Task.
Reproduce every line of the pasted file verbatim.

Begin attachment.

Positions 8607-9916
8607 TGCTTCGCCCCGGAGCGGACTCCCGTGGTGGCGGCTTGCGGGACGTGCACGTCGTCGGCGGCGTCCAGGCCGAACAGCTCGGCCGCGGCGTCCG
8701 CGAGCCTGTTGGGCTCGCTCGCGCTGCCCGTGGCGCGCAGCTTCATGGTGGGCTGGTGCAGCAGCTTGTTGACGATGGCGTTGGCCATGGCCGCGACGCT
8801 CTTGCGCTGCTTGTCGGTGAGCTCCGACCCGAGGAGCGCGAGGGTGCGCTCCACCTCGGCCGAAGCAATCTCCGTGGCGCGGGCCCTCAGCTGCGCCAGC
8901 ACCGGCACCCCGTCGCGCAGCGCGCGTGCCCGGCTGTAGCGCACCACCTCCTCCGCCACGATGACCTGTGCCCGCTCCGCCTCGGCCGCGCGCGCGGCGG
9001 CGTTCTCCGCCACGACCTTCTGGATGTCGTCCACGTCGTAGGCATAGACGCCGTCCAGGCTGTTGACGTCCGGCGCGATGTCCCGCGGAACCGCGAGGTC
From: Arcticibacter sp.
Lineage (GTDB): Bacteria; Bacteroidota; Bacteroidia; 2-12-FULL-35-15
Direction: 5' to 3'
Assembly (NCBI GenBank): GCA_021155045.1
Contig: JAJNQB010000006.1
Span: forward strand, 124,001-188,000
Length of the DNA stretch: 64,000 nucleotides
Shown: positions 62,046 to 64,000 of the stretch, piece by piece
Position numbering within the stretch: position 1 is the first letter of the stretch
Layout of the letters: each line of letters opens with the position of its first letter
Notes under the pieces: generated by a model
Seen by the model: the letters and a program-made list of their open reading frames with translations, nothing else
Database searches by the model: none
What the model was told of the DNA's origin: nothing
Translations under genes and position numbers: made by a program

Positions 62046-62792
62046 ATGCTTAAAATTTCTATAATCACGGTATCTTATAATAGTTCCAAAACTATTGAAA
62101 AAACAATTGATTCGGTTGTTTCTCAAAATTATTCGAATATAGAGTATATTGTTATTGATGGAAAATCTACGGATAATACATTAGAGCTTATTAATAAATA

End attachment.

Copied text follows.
Positions 8607-9916
8607 TGCTTCGCCCCGGAGCGGACTCCCGTGGTGGCGGCTTGCGGGACGTGCACGTCGTCGGCGGCGTCCAGGCCGAACAGCTCGGCCGCGGCGTCCG
8701 CGAGCCTGTTGGGCTCGCTCGCGCTGCCCGTGGCGCGCAGCTTCATGGTGGGCTGGTGCAGCAGCTTGTTGACGATGGCGTTGGCCATGGCCGCGACGCT
8801 CTTGCGCTGCTTGTCGGTGAGCTCCGACCCGAGGAGCGCGAGGGTGCGCTCCACCTCGGCCGAAGCAATCTCCGTGGCGCGGGCCCTCAGCTGCGCCAGC
8901 ACCGGCACCCCGTCGCGCAGCGCGCGTGCCCGGCTGTAGCGCACCACCTCCTCCGCCACGATGACCTGTGCCCGCTCCGCCTCGGCCGCGCGCGCGGCGG
9001 CGTTCTCCGCCACGACCTTCTGGATGTCGTCCACGTCGTAGGCATAGACGCCGTCCAGGCTGTTGACGTCCGGCGCGATGTCCCGCGGAACCGCGAGGTC
From: Arcticibacter sp.
Lineage (GTDB): Bacteria; Bacteroidota; Bacteroidia; 2-12-FULL-35-15
Direction: 5' to 3'
Assembly (NCBI GenBank): GCA_021155045.1
Contig: JAJNQB010000006.1
Span: forward strand, 124,001-188,000
Length of the DNA stretch: 64,000 nucleotides
Shown: positions 62,046 to 64,000 of the stretch, piece by piece
Position numbering within the stretch: position 1 is the first letter of the stretch
Layout of the letters: each line of letters opens with the position of its first letter
Notes under the pieces: generated by a model
Seen by the model: the letters and a program-made list of their open reading frames with translations, nothing else
Database searches by the model: none
What the model was told of the DNA's origin: nothing
Translations under genes and position numbers: made by a program

Positions 62046-62792
62046 ATGCTTAAAATTTCTATAATCACGGTATCTTATAATAGTTCCAAAACTATTGAAA
62101 AAACAATTGATTCGGTTGTTTCTCAAAATTATTCGAATATAGAGTATATTGTTATTGATGGAAAATCTACGGATAATACATTAGAGCTTATTAATAAATA